What We Do
The American Civil Liberties Union (ACLU) defends the fundamental rights outlined in the United States Constitution and the Bill of Rights. These include the right to freedom of speech and assembly, the right to religious freedom, due process of law, equality before the law and the right to privacy. The ACLU also relies on state constitutional provisions and federal and state laws that further these and similar rights.
Today, the ACLU has affiliates in 50 states, Washington, D.C. and Puerto Rico. California is unique in that it has three affiliates: ACLU of Northern California, ACLU of Southern California and the ACLU of San Diego & Imperial Counties. Often, the three affiliates work in collaboration on statewide initiatives under the "ACLU of California."
Generally, the ACLU of Southern California works on behalf of people in the Southern California region, namely in Los Angeles, Kern, Orange, Riverside, San Bernardino, San Luis Obispo, Santa Barbara and Ventura Counties.
The work of the ACLU can be categorized as follows:
The rights of free speech, free association and assembly, freedoms of the press and religion, including the strict separation of church and state.
The right not to be discriminated against on the basis of certain classifications, such as race, sex, religion, national origin, sexual orientation, age, disability, etc.
The right to be treated fairly, including fair procedures when facing accusations of criminal conduct or other serious accusations that can lead to results like loss of employment, exclusion from school, denial of housing, cut-off of certain benefits or various punitive measures taken by the government.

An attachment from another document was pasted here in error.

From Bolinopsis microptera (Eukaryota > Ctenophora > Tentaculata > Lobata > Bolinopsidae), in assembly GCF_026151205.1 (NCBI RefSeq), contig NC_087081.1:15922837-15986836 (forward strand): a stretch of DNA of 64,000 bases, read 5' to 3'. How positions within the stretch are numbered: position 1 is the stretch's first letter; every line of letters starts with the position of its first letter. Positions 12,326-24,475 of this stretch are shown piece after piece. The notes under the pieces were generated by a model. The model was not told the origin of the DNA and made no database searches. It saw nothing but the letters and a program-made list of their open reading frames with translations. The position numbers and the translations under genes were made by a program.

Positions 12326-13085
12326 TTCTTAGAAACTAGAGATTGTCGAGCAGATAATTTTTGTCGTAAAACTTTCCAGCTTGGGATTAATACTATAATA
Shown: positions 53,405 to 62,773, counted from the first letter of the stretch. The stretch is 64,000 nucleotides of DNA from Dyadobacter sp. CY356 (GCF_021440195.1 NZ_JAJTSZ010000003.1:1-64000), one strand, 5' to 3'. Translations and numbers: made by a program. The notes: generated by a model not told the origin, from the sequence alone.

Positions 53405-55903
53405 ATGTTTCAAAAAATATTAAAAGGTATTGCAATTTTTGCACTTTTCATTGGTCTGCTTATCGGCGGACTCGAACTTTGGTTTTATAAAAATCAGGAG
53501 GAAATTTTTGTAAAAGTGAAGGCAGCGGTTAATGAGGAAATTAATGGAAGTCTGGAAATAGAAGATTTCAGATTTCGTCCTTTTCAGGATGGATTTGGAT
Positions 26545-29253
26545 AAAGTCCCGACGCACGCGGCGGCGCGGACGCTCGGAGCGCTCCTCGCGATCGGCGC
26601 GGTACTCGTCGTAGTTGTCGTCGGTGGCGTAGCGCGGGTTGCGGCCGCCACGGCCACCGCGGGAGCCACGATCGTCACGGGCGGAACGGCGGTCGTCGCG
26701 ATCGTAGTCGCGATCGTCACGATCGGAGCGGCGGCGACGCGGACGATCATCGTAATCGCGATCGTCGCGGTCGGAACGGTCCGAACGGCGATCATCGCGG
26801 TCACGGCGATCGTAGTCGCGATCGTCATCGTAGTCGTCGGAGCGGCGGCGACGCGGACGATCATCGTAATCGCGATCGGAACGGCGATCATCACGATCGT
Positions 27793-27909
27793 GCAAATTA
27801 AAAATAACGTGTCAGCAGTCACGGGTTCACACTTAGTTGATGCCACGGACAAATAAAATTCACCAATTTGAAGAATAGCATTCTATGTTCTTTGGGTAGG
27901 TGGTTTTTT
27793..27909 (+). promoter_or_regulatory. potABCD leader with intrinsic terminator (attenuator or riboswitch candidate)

The right to a zone of personal privacy and autonomy.
Groups and Individuals That Continue to Struggle for Civil Liberties
The extension of all the rights described above to those who are still fighting for the full protections of the Bill of Rights, including women, immigrants, the poor, people of color, transgender and gender nonconforming people, members of minority religions, people with disabilities, lesbian, gay, or bisexual people, the homeless, prisoners and children in the custody of the state.
We accomplish the above by public education, lobbying and litigation. We educate and help empower individuals about their rights. We advocate for and against federal, state and local measures. And, when necessary, we file federal and state court lawsuits. We do all of this to defend and preserve the individual rights and liberties that the Constitution and laws of the United States guarantee everyone in this country.
How We Do it
Theory of Change
Racial Justice Framework